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In most cases, that is in about 80 percent in adult women, urinary tract infection is caused by a variety of infectious bacteria (pathogens) normally present in the intestines, especially in the colon. Nearly all infections of the lower urinary tract and bladder are caused by a few strains of E. coli bacteria, called uropathogenic Escherichia coli (UPEC).
A variety of other Enterobacteriaceae and Gram-positive pathogens, includes:
Staph aureus is present in up to 25 percent of healthy people. This type of bacterium is commonly found on the skin and hair as well as in the noses and throats of people and animals. It is a common cause of urinary tract infections among people with urinary tract catheterization. Staph aureus is also a known cause of nosocomial urinary tract infections that are acquired and contracted within a hospital environment. Transmission usually occurs via healthcare workers, patients, hospital equipment, or interventional procedures. Urinary tract is one of the most common sites of infection.
Unfortunately, there is an increasing incidence of multi drug-resistant (MDR) pathogens causing hospital-acquired infections. This rise can be explained by indiscriminate use of antibiotics and lacking hygiene measures, especially among medical staff. Methicillin-resistant Staphylococcus aureus (MRSA) is one the commonly seen multidrug-resistant pathogens. Although not considered to be a sexually transmitted infection, Staph aureus is something that can be passed from skin to skin contact.
This pathogen is the cause of 5 to 15 percent cases of urinary tract infections.
It can be found in the digestive tract, urinary tract, and genital area of adults.
One of the most common causes of bladder infection, especially urethritis.
Pseudomonas aeruginosa is a common bacterium found in soil, water, skin flora and most man-made environments. An opportunistic pathogen of immunocompromised individuals vulnerable to infections, it typically infects he urinary tract.
P. aeruginosa appears to be among the most adherent of common urinary pathogens to the bladder uroepithelium. An infection can occur via an ascending or descending route.
It can also invade the bloodstream from the urinary tract. This route is the source of approximately 40 percent of P. aeruginosa infections.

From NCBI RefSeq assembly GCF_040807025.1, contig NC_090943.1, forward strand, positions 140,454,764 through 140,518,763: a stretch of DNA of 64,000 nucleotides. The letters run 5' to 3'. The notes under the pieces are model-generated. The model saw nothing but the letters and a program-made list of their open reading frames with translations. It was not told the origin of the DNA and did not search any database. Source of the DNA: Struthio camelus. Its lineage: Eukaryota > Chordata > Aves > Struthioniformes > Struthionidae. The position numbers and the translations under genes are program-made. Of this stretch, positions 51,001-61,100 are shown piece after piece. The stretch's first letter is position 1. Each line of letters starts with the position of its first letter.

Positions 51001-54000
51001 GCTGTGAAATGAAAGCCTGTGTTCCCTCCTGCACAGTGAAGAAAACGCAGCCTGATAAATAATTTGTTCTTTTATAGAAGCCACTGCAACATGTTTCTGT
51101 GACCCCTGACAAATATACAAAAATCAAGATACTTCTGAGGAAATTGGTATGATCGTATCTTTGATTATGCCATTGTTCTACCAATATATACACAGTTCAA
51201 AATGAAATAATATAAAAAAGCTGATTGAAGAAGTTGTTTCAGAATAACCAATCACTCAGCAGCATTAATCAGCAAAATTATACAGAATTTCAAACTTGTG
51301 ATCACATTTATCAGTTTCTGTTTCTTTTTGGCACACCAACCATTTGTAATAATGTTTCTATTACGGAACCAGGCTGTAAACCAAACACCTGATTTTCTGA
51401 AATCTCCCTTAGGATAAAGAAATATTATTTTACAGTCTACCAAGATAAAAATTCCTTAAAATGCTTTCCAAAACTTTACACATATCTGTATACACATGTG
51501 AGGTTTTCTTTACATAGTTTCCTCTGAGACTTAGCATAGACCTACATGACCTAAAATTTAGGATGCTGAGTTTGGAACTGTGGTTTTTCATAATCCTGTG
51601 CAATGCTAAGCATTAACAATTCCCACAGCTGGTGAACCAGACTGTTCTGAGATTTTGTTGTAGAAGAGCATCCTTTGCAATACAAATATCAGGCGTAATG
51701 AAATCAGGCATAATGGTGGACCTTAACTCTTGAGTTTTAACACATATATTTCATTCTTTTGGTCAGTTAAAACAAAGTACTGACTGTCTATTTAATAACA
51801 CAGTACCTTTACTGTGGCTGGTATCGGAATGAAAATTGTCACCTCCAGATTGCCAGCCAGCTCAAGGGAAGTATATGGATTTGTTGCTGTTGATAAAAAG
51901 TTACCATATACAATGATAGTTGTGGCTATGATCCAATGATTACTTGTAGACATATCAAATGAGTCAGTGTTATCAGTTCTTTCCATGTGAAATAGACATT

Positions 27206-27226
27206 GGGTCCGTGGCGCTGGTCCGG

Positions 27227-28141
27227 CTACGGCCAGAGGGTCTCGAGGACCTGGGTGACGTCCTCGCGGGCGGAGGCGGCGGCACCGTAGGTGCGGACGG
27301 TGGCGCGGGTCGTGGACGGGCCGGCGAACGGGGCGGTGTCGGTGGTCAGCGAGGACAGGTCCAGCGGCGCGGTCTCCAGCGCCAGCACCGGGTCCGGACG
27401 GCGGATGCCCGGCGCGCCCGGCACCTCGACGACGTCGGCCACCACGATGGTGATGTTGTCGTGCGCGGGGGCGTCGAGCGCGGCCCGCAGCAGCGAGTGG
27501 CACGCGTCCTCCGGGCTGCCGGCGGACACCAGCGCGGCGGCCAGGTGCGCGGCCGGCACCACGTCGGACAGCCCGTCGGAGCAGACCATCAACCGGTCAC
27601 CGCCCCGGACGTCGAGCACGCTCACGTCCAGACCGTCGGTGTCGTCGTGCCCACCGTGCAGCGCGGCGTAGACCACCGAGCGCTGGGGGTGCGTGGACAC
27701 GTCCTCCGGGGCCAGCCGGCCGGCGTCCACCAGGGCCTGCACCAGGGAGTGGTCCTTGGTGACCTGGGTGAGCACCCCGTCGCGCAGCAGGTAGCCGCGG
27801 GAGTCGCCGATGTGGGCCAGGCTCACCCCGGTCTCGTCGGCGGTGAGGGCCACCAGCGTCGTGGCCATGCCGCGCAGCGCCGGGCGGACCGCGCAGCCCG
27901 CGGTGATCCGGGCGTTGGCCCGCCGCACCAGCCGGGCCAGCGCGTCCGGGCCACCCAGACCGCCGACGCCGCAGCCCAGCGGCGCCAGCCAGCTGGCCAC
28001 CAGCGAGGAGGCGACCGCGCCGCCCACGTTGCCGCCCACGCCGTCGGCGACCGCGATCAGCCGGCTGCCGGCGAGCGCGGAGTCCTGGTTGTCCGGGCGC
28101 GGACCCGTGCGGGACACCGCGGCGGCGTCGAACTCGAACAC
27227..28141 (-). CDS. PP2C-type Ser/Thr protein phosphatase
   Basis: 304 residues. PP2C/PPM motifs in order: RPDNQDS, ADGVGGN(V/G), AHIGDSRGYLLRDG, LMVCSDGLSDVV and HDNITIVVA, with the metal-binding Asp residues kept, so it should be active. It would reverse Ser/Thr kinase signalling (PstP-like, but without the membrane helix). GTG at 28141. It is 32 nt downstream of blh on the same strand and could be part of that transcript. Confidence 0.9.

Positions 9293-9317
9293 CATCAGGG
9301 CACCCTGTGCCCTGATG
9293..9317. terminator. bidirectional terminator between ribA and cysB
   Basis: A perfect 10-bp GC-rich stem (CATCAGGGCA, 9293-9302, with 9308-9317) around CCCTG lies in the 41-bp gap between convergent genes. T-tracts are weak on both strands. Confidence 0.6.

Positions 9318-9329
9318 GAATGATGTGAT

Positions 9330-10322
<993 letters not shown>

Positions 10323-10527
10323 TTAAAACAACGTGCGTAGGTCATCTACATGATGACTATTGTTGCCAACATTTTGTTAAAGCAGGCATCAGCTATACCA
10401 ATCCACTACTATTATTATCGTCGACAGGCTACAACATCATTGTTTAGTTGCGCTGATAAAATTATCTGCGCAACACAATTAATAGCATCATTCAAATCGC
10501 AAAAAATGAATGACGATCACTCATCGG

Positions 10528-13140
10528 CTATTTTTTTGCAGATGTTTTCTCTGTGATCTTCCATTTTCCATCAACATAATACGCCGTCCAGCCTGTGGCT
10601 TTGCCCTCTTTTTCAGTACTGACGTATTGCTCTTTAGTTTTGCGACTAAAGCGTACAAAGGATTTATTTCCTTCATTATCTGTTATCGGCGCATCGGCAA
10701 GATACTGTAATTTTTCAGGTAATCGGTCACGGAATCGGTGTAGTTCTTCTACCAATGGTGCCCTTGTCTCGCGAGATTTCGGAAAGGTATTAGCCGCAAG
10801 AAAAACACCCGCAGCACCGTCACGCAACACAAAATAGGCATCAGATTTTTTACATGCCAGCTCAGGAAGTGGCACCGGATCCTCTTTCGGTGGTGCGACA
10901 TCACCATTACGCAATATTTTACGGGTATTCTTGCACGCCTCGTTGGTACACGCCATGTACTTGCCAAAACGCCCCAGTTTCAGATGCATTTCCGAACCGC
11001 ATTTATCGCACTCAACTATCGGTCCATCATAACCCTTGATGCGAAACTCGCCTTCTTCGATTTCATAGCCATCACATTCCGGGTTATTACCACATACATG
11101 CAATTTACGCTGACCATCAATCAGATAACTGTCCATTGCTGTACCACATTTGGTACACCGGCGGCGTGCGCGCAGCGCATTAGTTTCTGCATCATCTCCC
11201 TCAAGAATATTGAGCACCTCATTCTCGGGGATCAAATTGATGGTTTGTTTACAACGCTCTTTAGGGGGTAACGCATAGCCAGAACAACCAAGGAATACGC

This bacterium is also the third leading cause of hospital-acquired urinary tract infections, accounting for approximately 12percent of all infections of this type. They are usually related to urinary tract catheterization, instrumentation or surgery.
As a highly relevant opportunistic pathogen, P. aeruginosa has low antibiotic susceptibility. It is naturally resistant to a large range of antibiotics and may demonstrate additional resistance after unsuccessful treatment.
Therefore, choosing an antibiotic should be guided according to antibiotic susceptibility test (AST), rather than empirically. By exposing P. aeruginosa to a variety of antibiotics, it helps to decide which one should be prescribed for this particular infection.
Other common pathogens include
These bacteria tend to remain limited to the urethra and reproductive system. Unlike E. coli, they are sexually transmitted. They are usually related to urinary tract catheterization, instrumentation or surgery.
Other possible causes of urinary tract infections include:
Various harmless strains of uropathogenic E. coli (UPEC) are normally present in the body – but they do not belong in the urinary tract. These bacteria, however, have multiple little hairs called cilia that function like little feet that allow them to climb from the skin around the vagina, up the urinary tube (urethra), into the bladder.
If E. coli bacteria get into the bladder or the urethra, the body has ways of fighting them off. They include the obvious methods of simply flushing them out with the urine. But these bacteria have evolved ways of anchoring themselves to the cells of the urinary tract.
The pathogenic invaders take advantage of receptors naturally found on the cells of the mucosal lining of the urinary tract. These receptors are like molecular “docking bays” for substances which the cells need for their normal growth and development.
E. coli use “grappling hooks”, called type I pili, to first hook on to these receptors, and then to invade the cell. These pathogenic “grappling hooks” are composed of long, fibrous chains of a molecular “glue” called adhesin.
Once inside the cell, E. coli can live and reproduce in safety, shielded from many of the body’s defensive immune responses. In fact, they are so sophisticated that when the body detects that cells have been infected and activates the cell suicide program to destroy the bacteria, E. coli can actually flee the dying host cell before it is flushed out, and look for new cells to invade!
E. coli return in as many as 30 percent of women apparently “cured” by antibiotics! They are able to survive an antibiotic treatment by reverting to an inactive state.
Within several days of antibiotic treatment, the number of bacteria reproducing can drop to zero. Not all the bacteria are killed, though. About 3 percent of the bacteria may be still present in a dormant state after treatment with ciprofloxacin (Cipro). About 7 percent may linger after treatment with trimethoprim-sulfamethoxazole (Bactrim-Septra).
Even after a month of antibiotic exposure, about 10 million of the original 1 billion bacteria may remain.